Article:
Seeing the world like Vincent van Gogh did

April 2, 2022

Thomas Froese Photo

The eyes of Vincent van Gogh, in this self-portrait, loom large at Hamilton’s “Beyond Van Gogh, The Immersive Experience.”  The show ( runs to April 10.

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(The Hamilton Spectator – Saturday April 2, 2022)

Find things beautiful as much as you can. Most people find too little beautiful. Vincent van Gogh

It’s a night in 1876 and Vincent van Gogh looks outward from his room’s window. In a letter to his brother, Theo, he writes what he sees. “Over those roofs, one single star, but a beautiful large friendly one.”

I recently read it. And again. Sipped it like wine. There’d been a storm over the yellowish sea near the English seaside town, Ramsgate. I imagined the shadows Vincent saw, dark hues in a difficult world. It’s just one line in hundreds of letters Vincent wrote to Theo. There’s no grand meaning. No hidden metaphor. No tricks. Just a common experience, framed.

This is what the good artist, the caring artist, does: sets apart an otherwise common face, or field, or moment, and says, slow down. Stop. Pay attention. For God’s sake, and your own sake, pay attention because your very life, in a way, depends on it.

Pay attention to the drops of rain sliding down the window. To the children laughing downstairs. To the garbage truck at the end of the drive. To the Cheerios floating in your breakfast bowl. This is the stuff of life. Your life. The only life you’ve been handed.

Vincent did this. He paid attention with large eyes and a generous spirit. He didn’t paint because he wanted “Likes.” Or hits. Or views. Or a name. He didn’t care about Billboard’s Top 40, if his art was on the charts or off the charts. He simply looked up and saw the sky and loved it so much that all he wanted was to paint it, so that you could see it, really see it, too.

After some false starts — pastor and missionary among them — he found his place in art. He studied hard, worked at his craft and stayed true to his vision. From 27 to his untimely death just 10 years later, he produced, incredibly, more than 900 paintings. This, despite serious mental illness.

Some have since sold for tens of millions of dollars, even though Vincent couldn’t sell any himself and died poor.

Now we live with Vincent the pop celebrity. It’s hard to know what he’d make of it all. But if you want to understand Vincent the man, you could do worse than reading in “Dear Theo,” those many letters that Vincent wrote to his brother, often after long days of painting.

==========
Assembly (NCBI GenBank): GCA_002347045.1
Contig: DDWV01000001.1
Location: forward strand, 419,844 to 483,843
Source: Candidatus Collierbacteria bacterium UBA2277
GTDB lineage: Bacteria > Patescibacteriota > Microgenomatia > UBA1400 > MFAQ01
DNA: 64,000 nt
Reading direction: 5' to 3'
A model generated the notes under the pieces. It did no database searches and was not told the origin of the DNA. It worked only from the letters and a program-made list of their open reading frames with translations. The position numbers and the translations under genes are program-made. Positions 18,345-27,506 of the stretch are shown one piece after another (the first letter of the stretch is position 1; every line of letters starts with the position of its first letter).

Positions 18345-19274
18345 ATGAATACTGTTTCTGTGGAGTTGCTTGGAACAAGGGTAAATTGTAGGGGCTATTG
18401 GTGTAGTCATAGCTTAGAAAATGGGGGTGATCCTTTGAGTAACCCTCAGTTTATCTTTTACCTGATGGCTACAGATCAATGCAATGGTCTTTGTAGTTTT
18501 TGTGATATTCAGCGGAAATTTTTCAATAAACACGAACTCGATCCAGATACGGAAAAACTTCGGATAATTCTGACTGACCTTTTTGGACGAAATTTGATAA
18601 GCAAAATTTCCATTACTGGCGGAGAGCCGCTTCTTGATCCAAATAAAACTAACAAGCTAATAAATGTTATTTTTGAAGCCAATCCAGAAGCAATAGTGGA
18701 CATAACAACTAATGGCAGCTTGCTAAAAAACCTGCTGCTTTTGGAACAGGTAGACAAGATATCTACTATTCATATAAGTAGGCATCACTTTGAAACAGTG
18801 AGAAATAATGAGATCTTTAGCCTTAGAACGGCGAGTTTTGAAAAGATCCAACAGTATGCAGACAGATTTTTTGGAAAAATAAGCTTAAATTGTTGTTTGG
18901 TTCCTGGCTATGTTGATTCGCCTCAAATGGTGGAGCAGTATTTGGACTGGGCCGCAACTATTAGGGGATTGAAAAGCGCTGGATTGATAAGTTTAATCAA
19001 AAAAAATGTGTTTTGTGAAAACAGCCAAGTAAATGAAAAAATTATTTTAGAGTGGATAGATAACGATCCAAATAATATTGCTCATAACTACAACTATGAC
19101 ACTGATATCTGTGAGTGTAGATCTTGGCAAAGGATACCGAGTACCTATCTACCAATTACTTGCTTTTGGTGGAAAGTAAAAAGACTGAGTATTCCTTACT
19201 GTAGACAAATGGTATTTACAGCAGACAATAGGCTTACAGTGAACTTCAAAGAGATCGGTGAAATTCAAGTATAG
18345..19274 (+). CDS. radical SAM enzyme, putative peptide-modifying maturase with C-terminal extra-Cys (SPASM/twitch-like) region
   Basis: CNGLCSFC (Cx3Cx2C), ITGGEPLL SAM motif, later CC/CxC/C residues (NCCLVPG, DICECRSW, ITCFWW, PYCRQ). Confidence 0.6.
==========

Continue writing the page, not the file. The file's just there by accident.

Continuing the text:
Maybe you’ve also heard of the immersive experience with Van Gogh’s art. I recently attended Hamilton’s version, called “Beyond Van Gogh: The Immersive Experience.” (Not to be confused with “Van Gogh: The Immersive Experience,” or “Imagine Van Gogh: The Immersive Exhibition,” or “Van Gogh Alive” or dozens of other shows now sweeping North America.)

It’s like swimming in Van Gogh’s paintings. Dozens of projectors throw hundreds of images over thousands of square feet. It’s now Ticketmaster’s most successful show in the world. But, really, what would Vincent, whose birthday was this past Wednesday, say?

Maybe he’d say something like this. Dear artist. Dear friend. Dear fellow human being. Don’t be discouraged. Keep at it. You have something to offer. If you’re an artist — and isn’t living a life of love, in itself, an art? — then you have a leg up.

Because when the world is a mess, which it often is, one can’t think one’s way out of it. No. Other ways are needed. People are broken. So love your broken neighbour with your broken self.

Right now, dear artist, is especially the time when people need what you have to offer. So do pay attention. It’s easy to let life slip away and miss the point of it all, that we each have something to leave behind.

Remember that you, a grain of sand on the beach of the universe, are also deeply loved. This too is true. More than, from where you are, you’ll ever imagine.

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April 2, 2022 • Posted in
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8 thoughts on “Seeing the world like Vincent van Gogh did”

  1. Herman Goodden

    Thanks for this essay. I’ve been hedging whether to check out a version of this show which is coming to London, worrying that the technological wizardry of it all might undercut or jazz up the viewing experience in some less than helpful way. So congratulations, Thom. I think you’ve persuaded me to give it a shot.

  2. Hi Thom,

    Our family is looking forward to the London version of the Van Gogh experience. My elder daughter and her husband saw it last year in Toronto. Your honing in on the importance of really “seeing” the world around us resonated with me as I am in the middle of Annie Dillard’s “Pilgrim at Tinker’s Creek,” having last read it more than 30 years ago! She too saw so much by really paying attention to a small area around the creek over the course of a year or so — and describing all that transpired in her mind and imagination during that time. Very timely counterpoint to the rest of what’s going on in the world!

  3. Wow, what insight !
    Because when the world is a mess, which it often is, one can’t think one’s way out of it. No. Other ways are needed. People are broken. So love your broken neighbour with your broken self.
    Peter D

  4. Pilgrim at Tinker’s Creek is a masterpiece. Glad you’re reading it, Steve, Similar thoughts circling around the same theme — the Divine’s fiery fingerprint all over the commonplace, so easy to miss.

  5. We enjoyed the Beyond Van Gogh in Toronto. And I really appreciate your response to the previous comment: “the Divine’s fiery fingerprint all over the commonplace, so easy to miss”. Thank you!

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